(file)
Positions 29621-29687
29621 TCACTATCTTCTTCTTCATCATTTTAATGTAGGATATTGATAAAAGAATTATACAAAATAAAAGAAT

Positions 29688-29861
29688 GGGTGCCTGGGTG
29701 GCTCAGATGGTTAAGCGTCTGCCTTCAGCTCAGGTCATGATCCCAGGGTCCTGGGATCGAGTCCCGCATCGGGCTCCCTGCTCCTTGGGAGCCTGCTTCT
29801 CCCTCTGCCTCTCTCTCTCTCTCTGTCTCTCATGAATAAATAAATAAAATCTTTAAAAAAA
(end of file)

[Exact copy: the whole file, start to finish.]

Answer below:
Positions 29621-29687
29621 TCACTATCTTCTTCTTCATCATTTTAATGTAGGATATTGATAAAAGAATTATACAAAATAAAAGAAT

Positions 29688-29861
29688 GGGTGCCTGGGTG
29701 GCTCAGATGGTTAAGCGTCTGCCTTCAGCTCAGGTCATGATCCCAGGGTCCTGGGATCGAGTCCCGCATCGGGCTCCCTGCTCCTTGGGAGCCTGCTTCT
29801 CCCTCTGCCTCTCTCTCTCTCTCTGTCTCTCATGAATAAATAAATAAAATCTTTAAAAAAA